Just as LeanIX itself was designed to accommodate the unmet needs of those seeking Business Capabilities-focused IT architectures, the annual EA Connect Days was initiated in 2014 to showcase their previously overlooked insights. Both product and event have since become integral to one another, and though the scale of each has increased in pace with customer/attendee demand, the fundamental objective of the two has remained the same: keep improving the IT-Business relationship.
Joyful descriptions of digital futures are rare these days. For every motivational article from McKinsey on evolving from “disrupted” to “disruptor”, the institute now seems obliged to publish a fully-rationalized version to account for the 86% of business executives whose digital transformations are occurring below expectations.
Enterprise Architects have begun the long goodbye of Windows 7. As anticipated, Microsoft is ending product support for the OS on January 14, 2020—a deadline whereupon all technical assistance and security updates particular to the version will be ceased. That is, unless businesses are willing to make payments.
As a pre-cursor to our free August 15 webinar on “Future-Proofing IT Landscapes with the Data-Driven LeanIX Visualizer”, here's some quick background to the following core topics of the discussion:
Amy Asadi reminded Enterprise Architects and IT Managers at US EA Connect Day about what technical constraints were hit during the 2008 financial crisis. A Global Enterprise Architect at Workday, a California-based vendor of financial and human capital management software, Asadi recollected just how ill-equipped she and her former colleagues were when executives needed impact analysis on IT landscapes.
The variety of data repositories required by the average Enterprise Architect to inventory and maintain IT landscapes is enough to put the value of LeanIX’s integrations into perspective. Since most organizations employ a multiplicity of processing and storage tools to carry out specific enterprise functions, one of the most time-consuming tasks for Enterprise Architects is consolidating information from these disconnected sources to accurately see how IT is situated in a business.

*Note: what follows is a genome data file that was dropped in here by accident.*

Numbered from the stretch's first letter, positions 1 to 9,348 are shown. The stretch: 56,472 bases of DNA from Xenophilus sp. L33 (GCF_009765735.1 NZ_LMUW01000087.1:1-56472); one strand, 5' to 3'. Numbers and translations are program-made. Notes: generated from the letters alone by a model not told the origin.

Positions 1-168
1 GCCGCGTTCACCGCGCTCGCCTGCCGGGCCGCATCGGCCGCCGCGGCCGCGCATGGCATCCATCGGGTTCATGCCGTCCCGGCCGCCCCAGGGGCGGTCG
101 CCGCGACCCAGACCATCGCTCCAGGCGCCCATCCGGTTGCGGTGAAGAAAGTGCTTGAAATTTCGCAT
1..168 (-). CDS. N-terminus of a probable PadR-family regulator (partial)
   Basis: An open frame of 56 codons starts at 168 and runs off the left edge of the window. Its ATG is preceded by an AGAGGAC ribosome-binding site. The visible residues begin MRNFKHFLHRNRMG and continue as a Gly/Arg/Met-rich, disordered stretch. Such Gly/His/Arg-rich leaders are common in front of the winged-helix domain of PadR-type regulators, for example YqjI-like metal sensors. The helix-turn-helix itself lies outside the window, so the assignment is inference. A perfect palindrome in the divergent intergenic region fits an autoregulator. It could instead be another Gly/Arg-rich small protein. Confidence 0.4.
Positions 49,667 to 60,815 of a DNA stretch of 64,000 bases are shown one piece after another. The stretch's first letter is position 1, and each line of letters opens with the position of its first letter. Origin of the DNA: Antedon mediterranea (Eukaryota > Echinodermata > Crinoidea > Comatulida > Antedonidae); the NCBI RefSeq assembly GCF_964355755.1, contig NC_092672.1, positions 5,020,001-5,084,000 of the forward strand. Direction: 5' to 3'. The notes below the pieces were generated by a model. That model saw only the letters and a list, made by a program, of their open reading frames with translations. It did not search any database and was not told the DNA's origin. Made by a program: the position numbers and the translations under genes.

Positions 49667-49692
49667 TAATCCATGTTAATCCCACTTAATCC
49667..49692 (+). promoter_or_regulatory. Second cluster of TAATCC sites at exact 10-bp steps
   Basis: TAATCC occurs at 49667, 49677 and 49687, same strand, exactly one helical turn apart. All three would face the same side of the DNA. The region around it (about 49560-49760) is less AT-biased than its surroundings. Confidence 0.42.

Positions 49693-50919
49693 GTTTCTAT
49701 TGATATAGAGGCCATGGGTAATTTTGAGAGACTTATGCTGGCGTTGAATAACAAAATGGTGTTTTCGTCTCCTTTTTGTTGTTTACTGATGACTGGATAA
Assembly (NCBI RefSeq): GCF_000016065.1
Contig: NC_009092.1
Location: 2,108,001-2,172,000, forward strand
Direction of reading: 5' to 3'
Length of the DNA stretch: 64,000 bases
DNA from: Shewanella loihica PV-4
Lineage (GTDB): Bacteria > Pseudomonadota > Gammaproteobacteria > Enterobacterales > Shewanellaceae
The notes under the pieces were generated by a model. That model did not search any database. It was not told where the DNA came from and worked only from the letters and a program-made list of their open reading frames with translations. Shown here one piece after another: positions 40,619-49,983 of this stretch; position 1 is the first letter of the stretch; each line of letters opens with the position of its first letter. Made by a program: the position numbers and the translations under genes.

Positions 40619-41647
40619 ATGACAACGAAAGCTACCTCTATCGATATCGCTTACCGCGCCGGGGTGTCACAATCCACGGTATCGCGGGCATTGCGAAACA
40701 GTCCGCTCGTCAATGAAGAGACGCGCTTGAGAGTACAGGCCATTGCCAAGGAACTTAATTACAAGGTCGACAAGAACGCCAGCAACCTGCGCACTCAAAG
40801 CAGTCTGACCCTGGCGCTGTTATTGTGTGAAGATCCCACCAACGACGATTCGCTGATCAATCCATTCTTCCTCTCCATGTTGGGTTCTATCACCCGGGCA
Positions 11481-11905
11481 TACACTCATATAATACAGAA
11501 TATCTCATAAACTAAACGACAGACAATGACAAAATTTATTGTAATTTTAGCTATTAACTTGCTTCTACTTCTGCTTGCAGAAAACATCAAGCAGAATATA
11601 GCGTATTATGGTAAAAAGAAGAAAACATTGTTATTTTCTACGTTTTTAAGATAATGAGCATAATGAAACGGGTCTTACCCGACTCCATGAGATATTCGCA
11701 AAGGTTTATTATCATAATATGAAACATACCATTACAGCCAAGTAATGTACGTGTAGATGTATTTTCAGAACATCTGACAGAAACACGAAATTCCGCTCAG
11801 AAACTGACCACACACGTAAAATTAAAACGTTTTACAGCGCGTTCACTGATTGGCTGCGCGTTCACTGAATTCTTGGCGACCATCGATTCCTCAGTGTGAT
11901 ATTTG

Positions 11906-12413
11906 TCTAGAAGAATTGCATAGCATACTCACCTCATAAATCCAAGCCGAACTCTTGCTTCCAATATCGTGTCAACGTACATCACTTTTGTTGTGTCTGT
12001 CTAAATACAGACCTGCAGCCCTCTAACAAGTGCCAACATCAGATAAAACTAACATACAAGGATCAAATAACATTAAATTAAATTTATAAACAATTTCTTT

In conversation with Metis Strategy, a partner of LeanIX, Atlassian’s Chief Information Officer Archana Rao shared insights into her company’s much-publicized growth—a success she attributed heavily to Enterprise Architecture.
At LeanIX we regularly say that Enterprise Architecture programs are not able to succeed unless championed by the right people. The reason why is simple: all enterprises develop incredibly unique IT networks that can only truly be mapped by those with free access to equally specialized intelligence. And once (or, if) this information is made available, it must be qualified according to a company-based technical criteria before its contributions to the business as a whole can become interpreted within a dedicated system.
Are you getting what you’ve been promised from digital?
Forrester’s VP Research Director Matt Guarini asked audiences this basic question during his keynote address at the 2019 Digital Transformation & Innovation conference in Chicago.
Integration Architecture is a core use case of LeanIX, and as discussed already in recent blog posts, the API economy and cloud-based migration strategies have necessitated that Enterprise Architects use data-driven methods to carry out its practices in real-time degrees of certainty.